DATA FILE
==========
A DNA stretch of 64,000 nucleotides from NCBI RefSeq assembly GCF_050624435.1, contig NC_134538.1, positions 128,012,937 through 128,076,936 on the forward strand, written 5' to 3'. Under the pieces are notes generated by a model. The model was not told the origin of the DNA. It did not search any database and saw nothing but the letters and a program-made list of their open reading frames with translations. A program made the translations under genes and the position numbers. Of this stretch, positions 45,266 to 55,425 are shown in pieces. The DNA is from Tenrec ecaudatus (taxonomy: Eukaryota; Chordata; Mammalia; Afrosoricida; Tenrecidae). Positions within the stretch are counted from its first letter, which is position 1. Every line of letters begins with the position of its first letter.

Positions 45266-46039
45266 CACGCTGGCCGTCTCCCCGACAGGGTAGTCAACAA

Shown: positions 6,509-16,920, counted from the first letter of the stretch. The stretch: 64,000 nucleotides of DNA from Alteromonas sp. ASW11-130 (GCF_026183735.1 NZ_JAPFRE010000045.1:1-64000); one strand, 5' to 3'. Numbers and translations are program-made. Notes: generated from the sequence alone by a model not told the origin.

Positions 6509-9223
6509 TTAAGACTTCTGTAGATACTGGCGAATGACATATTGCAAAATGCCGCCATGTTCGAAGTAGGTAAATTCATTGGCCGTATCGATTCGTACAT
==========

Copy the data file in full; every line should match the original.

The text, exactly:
A DNA stretch of 64,000 nucleotides from NCBI RefSeq assembly GCF_050624435.1, contig NC_134538.1, positions 128,012,937 through 128,076,936 on the forward strand, written 5' to 3'. Under the pieces are notes generated by a model. The model was not told the origin of the DNA. It did not search any database and saw nothing but the letters and a program-made list of their open reading frames with translations. A program made the translations under genes and the position numbers. Of this stretch, positions 45,266 to 55,425 are shown in pieces. The DNA is from Tenrec ecaudatus (taxonomy: Eukaryota; Chordata; Mammalia; Afrosoricida; Tenrecidae). Positions within the stretch are counted from its first letter, which is position 1. Every line of letters begins with the position of its first letter.

Positions 45266-46039
45266 CACGCTGGCCGTCTCCCCGACAGGGTAGTCAACAA

Shown: positions 6,509-16,920, counted from the first letter of the stretch. The stretch: 64,000 nucleotides of DNA from Alteromonas sp. ASW11-130 (GCF_026183735.1 NZ_JAPFRE010000045.1:1-64000); one strand, 5' to 3'. Numbers and translations are program-made. Notes: generated from the sequence alone by a model not told the origin.

Positions 6509-9223
6509 TTAAGACTTCTGTAGATACTGGCGAATGACATATTGCAAAATGCCGCCATGTTCGAAGTAGGTAAATTCATTGGCCGTATCGATTCGTACAT